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Texas Governor Signs Extreme Immigration Bill

New Laws Will Harm Migrants and Texans

Asylum seekers from Central America sit by the road after police detained them in Hondo, Texas, about 100 miles from the US-Mexico border, June 1, 2022. © 2022 Shannon Stapleton/Reuters

This week, Texas Governor Greg Abbott signed three measures into law that will harm migrants, asylum seekers, and communities in Texas.

The laws build on Operation Lone Star, the state government’s now almost $12 billion “border security” program that has not been shown to reduce migration.

One law duplicates a federal statute known to have racist origins that would allow state and local police to arrest migrants entering Texas between official border crossings and charge them with either improper entry, punishable up to a year in prison, or improper re-entry, punishable from 2 to 20 years in prison.

This new law, which goes into effect in March, applies throughout Texas and is likely to increase racial profiling, already a problem under current Texas policies. It will likely jam up state courts and jail systems and distract police from ensuring public safety by requiring them to instead focus on arresting and prosecuting people seeking to rejoin family, find protection, or make a better life. Civil rights groups immediately challenged the measure in court on constitutional grounds.

Another measure creates a mandatory minimum sentence of 10 years in prison for people found guilty of smuggling or running a “stash house.”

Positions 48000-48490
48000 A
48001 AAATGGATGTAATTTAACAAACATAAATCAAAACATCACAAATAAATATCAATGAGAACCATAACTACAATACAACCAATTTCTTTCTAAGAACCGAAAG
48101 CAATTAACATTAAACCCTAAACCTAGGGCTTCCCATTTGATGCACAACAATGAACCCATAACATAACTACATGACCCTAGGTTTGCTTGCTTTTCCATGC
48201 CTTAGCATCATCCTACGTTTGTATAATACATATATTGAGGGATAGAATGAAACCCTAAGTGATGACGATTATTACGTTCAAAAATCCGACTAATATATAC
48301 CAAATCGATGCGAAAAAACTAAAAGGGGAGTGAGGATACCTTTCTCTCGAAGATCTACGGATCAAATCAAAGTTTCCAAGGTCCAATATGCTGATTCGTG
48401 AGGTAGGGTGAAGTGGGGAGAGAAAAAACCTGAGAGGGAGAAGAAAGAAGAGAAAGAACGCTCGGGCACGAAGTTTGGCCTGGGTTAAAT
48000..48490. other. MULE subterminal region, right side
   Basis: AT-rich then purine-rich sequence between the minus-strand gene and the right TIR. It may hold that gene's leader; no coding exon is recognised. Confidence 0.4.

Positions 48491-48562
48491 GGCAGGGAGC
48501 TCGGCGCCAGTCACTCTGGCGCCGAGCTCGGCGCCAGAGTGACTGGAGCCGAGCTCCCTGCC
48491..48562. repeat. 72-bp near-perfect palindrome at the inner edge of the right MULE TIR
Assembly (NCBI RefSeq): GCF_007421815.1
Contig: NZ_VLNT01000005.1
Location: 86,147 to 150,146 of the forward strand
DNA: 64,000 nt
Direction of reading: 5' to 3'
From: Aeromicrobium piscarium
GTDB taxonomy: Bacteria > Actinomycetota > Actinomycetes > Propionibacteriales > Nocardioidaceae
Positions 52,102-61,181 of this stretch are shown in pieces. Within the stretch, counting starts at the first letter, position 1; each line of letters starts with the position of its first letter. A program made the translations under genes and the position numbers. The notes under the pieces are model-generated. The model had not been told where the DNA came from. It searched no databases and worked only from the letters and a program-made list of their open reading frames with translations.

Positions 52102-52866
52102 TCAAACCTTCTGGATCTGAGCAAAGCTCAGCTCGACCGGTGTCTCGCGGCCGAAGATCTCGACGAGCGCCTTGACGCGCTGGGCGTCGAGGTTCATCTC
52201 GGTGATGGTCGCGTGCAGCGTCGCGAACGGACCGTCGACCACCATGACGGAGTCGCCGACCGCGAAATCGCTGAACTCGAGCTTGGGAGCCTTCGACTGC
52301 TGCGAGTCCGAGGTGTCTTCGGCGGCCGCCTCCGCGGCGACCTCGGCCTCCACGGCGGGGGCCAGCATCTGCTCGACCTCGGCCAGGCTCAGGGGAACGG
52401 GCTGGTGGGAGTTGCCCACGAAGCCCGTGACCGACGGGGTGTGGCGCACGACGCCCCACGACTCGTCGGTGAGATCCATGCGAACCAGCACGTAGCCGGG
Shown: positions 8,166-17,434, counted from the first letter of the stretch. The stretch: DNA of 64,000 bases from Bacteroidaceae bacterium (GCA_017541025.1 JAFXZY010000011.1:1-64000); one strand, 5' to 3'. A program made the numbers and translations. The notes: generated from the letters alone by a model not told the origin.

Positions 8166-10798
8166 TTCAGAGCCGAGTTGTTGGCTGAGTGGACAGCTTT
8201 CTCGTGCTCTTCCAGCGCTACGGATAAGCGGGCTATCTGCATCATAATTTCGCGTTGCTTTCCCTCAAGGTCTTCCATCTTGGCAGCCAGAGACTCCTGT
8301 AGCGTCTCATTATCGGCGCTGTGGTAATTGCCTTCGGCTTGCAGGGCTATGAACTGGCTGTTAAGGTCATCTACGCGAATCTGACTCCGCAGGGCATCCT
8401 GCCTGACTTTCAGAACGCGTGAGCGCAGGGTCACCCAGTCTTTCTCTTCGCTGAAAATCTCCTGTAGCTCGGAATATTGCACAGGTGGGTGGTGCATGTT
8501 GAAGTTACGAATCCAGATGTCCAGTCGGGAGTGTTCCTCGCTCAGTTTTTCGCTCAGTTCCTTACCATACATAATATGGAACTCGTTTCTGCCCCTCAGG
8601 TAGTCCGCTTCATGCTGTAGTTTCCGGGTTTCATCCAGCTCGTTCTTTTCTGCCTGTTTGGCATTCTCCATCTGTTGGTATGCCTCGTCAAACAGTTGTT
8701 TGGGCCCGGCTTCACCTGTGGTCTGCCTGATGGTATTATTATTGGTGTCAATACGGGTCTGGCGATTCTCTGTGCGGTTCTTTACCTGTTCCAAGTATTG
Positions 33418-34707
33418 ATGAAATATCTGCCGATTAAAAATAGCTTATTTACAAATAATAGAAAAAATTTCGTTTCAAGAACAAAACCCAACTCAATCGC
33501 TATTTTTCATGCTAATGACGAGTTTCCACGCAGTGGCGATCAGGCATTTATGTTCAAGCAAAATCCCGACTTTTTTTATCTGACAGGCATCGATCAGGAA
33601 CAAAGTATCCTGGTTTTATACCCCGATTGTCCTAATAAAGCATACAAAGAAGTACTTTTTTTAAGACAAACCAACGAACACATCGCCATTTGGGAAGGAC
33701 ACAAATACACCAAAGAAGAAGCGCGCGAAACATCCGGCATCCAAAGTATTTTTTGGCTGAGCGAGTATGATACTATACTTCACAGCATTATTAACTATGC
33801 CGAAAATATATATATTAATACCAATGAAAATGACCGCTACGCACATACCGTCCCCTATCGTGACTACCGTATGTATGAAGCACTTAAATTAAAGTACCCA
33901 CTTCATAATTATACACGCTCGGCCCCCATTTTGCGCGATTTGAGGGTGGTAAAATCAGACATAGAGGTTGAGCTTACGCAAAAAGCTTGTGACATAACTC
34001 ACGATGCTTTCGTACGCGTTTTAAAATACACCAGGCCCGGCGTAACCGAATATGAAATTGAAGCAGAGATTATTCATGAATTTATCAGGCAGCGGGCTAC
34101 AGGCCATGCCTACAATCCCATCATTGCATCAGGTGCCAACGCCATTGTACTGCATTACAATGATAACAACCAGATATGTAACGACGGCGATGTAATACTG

Texas’ existing smuggling laws are already problematic: Human Rights Watch’s analysis of Operation Lone Star data found that nearly 80 percent of those booked for smuggling were US citizens. Almost 13 percent were 18 or 19.

These laws may also provide further encouragement to state troopers and police to engage in deadly vehicle pursuits, which have killed at least 74 people and injured another 189 over 29 months, as Human Rights Watch recently documented.

Finally, another law will more than double the funding to continue border wall construction, adding $1.54 billion to an existing purse of nearly $1.5 billion to build 40 miles of barriers along Texas’ 1,200-mile border with Mexico. That’s more than $65 million per mile.

The Texas government could instead invest these billions into education, health services, housing, and infrastructure so struggling families in Texas can buy food and communities can thrive.

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